Web software design principles: The Principle of Least Power

Last week, I wrote about the need for foundational software design principles to guide design discussions, peer reviews and refactoring targets if you’ve any hope of a successful web application recovery programme.

But what principles might you abide by in front end software development?

I don’t want to be prescriptive here, because the whole point is to make appropriate decisions based on your own circumstances, but I will put forward a few ‘candidates for consideration’.

Today: The Principle of Least Power

Tim Berners-Lee (or Sir Uncle Timbo as Bruce Lawson calls him) came up with this one way back in 1998, when many of us were busy abusing his creation with table-based layouts.

The description there is, in the style of Sir Uncle Timbo, a bit waffly. Fortunately there’s also a W3C Technical Architecture Group (TAG) ‘finding’ from 2006 which explores the idea a bit more and promotes it to a Rule:

The “Rule of Least Power” suggests choosing the least powerful language suitable for a given purpose

also stated as a best practice:

Use the least powerful language suitable for expressing information, constraints or programs on the World Wide Web.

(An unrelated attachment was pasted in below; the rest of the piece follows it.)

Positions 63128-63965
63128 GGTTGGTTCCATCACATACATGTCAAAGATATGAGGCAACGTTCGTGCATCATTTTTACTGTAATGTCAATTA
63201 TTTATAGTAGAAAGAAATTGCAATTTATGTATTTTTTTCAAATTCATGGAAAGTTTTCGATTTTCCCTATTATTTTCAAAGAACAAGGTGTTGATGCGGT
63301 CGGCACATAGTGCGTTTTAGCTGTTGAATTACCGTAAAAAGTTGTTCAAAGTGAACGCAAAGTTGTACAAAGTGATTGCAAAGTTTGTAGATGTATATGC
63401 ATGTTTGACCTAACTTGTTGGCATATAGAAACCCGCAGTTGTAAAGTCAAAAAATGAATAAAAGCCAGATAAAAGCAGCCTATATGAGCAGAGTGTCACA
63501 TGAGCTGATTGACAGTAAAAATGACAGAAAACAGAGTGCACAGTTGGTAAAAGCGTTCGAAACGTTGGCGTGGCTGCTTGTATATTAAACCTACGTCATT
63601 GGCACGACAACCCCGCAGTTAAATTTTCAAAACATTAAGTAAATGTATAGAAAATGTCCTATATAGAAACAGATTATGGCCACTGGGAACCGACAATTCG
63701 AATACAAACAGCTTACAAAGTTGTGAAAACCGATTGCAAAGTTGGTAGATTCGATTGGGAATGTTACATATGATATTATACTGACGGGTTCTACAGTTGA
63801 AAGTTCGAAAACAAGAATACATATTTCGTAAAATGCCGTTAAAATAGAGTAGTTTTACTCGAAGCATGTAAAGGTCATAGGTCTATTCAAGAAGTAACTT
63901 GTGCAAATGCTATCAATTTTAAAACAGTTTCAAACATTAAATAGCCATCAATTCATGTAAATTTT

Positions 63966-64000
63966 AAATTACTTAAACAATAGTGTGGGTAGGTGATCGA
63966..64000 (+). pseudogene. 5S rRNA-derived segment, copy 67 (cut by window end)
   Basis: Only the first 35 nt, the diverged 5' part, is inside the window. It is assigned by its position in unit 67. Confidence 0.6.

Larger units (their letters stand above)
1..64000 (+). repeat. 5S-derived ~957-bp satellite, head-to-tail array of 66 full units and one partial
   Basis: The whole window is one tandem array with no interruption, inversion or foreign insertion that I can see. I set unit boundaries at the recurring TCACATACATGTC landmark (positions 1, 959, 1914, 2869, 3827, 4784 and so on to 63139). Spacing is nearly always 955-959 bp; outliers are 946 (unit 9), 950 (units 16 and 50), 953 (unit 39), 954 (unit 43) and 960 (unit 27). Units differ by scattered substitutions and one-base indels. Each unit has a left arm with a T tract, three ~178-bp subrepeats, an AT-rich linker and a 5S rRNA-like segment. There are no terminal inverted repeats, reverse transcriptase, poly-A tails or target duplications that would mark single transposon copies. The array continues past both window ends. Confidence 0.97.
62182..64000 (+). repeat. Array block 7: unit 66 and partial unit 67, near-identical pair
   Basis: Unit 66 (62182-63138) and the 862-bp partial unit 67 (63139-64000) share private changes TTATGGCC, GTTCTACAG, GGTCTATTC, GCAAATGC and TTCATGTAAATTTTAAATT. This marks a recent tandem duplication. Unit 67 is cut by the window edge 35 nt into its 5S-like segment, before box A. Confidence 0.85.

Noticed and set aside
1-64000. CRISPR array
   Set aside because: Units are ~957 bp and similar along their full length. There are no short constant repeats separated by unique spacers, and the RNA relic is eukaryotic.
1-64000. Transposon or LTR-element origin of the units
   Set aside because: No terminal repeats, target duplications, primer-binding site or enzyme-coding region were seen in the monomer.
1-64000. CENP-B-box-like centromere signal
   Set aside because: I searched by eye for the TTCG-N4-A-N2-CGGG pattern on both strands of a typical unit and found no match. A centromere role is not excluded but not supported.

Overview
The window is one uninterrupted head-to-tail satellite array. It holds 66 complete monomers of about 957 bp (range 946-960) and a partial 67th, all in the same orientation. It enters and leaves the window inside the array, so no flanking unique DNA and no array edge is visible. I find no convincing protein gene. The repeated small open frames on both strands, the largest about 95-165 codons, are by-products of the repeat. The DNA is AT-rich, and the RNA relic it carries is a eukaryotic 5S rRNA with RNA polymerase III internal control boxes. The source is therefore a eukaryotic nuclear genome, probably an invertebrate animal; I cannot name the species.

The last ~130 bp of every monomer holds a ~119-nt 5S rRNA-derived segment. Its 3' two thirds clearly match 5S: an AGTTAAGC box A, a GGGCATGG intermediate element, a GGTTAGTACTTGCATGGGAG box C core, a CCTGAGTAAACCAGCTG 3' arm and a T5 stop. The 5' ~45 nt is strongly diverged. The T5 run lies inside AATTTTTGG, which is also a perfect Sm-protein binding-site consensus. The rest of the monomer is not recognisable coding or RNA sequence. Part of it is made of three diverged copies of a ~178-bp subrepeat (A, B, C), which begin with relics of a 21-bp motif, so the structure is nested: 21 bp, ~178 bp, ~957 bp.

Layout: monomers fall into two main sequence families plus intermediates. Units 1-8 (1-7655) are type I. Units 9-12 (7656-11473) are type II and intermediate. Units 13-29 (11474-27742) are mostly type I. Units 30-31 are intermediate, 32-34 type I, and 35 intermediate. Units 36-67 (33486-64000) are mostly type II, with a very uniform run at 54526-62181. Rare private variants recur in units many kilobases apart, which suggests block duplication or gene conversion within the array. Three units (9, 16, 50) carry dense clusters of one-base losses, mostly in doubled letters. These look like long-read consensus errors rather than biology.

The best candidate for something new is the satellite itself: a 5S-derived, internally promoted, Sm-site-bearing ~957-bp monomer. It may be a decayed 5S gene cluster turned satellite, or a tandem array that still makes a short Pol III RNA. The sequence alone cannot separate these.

This means: if you can do something with HTML by itself, use that rather than recreating functionality in a more powerful Turing-complete language like JavaScript.

Use native form elements rather than attempting to recreate them with complex CSS.

Try animating something using CSS first before reaching for JavaScript.

Use native back button behaviour rather than attempting to create a routing and navigation system in your application.

The problem with using a more powerful language to achieve the same purpose is:

you typically cannot determine what a program in a Turing-complete language will do without actually running it.

This means we need a lot more testing activities if we don’t abide by the Rule of Least Power. We can easily add a lot more complexity to our application than is necessary, just to validate something that could have been provided more reliably by a less powerful language.

Polyfills provide an interesting example. They are a deliberate breaking of the Rule of Least Power, but only for those browsers that don’t yet support the capability natively. The Rule of Least Power suggests we should be seeking an alternative approach for that feature that doesn’t involve polyfills at all, perhaps using feature detection and progressive enhancement.

Adopting the Principle of Least Power has lots of implications for web application design. As an exercise, examine your current product and see where it abides by or breaks the Rule of Least Power. Then reply and tell me about it.

All the best,

– Jim

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